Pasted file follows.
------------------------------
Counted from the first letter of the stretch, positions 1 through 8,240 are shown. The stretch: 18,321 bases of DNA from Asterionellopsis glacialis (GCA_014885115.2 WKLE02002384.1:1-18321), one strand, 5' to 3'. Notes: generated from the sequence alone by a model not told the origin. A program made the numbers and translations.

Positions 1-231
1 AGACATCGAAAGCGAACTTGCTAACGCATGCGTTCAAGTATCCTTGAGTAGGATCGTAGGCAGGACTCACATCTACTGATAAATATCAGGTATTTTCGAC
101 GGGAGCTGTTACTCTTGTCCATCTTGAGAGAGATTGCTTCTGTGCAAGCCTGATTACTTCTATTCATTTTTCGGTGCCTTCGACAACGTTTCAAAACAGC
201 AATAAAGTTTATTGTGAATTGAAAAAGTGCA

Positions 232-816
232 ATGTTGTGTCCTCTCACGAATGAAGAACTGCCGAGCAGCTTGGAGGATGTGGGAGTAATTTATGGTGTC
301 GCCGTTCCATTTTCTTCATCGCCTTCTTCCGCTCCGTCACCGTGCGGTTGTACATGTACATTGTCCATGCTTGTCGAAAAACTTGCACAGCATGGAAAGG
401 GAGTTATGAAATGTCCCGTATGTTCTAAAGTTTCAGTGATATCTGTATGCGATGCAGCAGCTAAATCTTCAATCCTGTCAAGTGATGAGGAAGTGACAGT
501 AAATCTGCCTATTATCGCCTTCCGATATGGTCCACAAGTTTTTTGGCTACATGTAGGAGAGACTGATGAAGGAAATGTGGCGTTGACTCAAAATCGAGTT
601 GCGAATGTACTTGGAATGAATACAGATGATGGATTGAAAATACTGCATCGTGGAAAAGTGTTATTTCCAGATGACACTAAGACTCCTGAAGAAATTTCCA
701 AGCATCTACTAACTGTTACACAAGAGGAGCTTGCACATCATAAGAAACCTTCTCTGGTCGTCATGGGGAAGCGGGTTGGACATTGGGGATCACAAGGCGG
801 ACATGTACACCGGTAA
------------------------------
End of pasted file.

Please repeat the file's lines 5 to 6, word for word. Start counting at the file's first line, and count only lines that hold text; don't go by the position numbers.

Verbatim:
201 AATAAAGTTTATTGTGAATTGAAAAAGTGCA

Positions 232-816